1987 Black Monday – stock markets crash, compounded by traders taking speculative positions on the weakening sterling
1995 Barings bank ‘bankrupted’ by a rogue trader
1995 London Stock Exchange opens AIM the Alternative Investment Market (targeted at smaller developing companies)
1999 Stockmarkets reach record ‘highs’ – the effect of the momentum behind the dot.com boom
2003 The bottom of the ‘trough’ following the dot com bubble bursting and a deceleration in merger and acquisition activity
2004-2007 Company profits grow, takeover and merger activity increases, sophisticated financial products and gearing magnify gains and the market peaks at 6751
2008 Market falls on the back of a Global Banking Crisis as liquidity between major Global Investment Banks dries up
2009 The FTSE 100 reaches a low of 3460
2011 A New Act: the Government recommends new laws to separate Commercial and Investment Banking as a result of the Global Banking Crisis
The City of London by the Numbers (from the FT)
Domestic equities annual turnover LSE (£bn) 161 2,495
Foreign equities on LSE 0 2,703
UK government securities 424 3,231
Foreign exchange daily turnover ($bn) 50 1,210
Long-term annual premiums (£bn) 21 110
London exchange derivatives contracts traded (m) 17 (1987) 999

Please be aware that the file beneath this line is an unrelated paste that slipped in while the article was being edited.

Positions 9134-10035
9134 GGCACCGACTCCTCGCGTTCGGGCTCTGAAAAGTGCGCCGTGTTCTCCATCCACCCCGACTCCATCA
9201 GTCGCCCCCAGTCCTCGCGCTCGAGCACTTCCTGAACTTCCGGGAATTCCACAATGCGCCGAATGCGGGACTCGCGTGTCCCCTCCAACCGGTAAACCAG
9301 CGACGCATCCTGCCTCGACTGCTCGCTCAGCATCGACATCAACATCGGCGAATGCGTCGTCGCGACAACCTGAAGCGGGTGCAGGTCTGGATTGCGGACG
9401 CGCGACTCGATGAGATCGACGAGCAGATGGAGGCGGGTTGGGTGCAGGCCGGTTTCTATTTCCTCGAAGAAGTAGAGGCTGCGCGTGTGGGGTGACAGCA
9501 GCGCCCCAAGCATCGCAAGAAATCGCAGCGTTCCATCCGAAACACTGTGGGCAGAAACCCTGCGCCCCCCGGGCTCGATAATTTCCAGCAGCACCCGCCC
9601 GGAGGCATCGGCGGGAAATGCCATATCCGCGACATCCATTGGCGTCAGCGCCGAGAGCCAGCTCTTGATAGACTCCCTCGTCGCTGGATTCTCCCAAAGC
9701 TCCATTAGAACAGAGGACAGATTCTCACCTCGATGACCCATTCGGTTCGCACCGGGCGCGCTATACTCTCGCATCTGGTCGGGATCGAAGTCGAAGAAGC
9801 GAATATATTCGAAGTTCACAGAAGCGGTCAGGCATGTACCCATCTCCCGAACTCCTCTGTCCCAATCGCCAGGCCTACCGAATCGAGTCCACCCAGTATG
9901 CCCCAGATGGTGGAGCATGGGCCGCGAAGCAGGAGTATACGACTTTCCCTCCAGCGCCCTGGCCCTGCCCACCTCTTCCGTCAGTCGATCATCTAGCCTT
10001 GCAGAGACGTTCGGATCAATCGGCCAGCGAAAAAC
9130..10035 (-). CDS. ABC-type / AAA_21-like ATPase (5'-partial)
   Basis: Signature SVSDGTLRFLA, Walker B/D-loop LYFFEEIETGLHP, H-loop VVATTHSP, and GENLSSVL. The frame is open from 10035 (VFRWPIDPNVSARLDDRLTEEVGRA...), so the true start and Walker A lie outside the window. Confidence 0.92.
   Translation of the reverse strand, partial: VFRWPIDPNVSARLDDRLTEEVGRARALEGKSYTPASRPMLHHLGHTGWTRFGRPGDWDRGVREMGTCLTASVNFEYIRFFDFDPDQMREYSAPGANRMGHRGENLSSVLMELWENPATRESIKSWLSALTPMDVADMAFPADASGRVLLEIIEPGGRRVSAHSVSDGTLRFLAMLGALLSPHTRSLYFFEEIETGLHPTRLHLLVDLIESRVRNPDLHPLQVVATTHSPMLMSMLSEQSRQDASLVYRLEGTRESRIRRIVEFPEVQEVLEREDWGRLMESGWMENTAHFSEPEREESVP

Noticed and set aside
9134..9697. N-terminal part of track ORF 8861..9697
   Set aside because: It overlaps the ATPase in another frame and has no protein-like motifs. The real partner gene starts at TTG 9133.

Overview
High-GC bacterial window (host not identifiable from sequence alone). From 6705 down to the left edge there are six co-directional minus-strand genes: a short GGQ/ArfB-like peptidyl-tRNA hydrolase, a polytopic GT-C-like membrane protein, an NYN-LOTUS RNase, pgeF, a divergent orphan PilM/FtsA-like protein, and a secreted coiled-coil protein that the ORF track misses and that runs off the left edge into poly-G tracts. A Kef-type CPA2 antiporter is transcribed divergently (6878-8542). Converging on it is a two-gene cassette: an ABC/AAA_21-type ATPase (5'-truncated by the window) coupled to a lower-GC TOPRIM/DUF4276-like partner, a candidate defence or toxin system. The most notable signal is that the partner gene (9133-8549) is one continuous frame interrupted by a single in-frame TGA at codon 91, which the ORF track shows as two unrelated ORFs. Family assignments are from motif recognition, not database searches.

UK banking sector assets (£bn) 762 (1985) 5,526
Number of UK private equity funds 19 54
UK private equity amount raised ($m) 360 46,170
UK private equity (as a % of Europe) 3.9% 66.7%
Asset under management (£bn) 3 (1990) 89
Number of active firms 17 66
Capital raised by vinage year (£bn) 0 29
Much of this blog entry is based upon a number of essays about the Big Bang, so here’s a little more reading if this interests you:
- London's Big Bang: a case study of information technology, competitive impact, and organizational change, by Eric K. Clemons and Bruce W. Weber
- Big Bang's 25th Anniversary and the Credit Crunch, by Spear’s
- London's Big Bang at 25, origin of today's financial universe, by Reuters
- London insiders remember Big Bang, by the BBC
- Happy Anniversary? Big Bang's 25 Silver Years, by Sky News
- The Big Bang, by the Financial Times
This is the thirteenth in a series about how the City of London developed its financial prowess and system.
Previous entries include:
- Part One: The Romans
- Part Two: The Vikings
- Part Three: Medieval Times
- Part Four: The Tudors
- Part Five: The Stuarts
- Part Six: The Bank of England
- Part Seven: Lloyd's of London
- Part Eight: The London Stock Exchange
- Part Nine: The 1700s
- Part Ten: The Victorians
- Part Eleven: World Wars
- Part Twelve: After World War II
- Part Thirteen: The Big Bang
- Part Fourteen: Crisis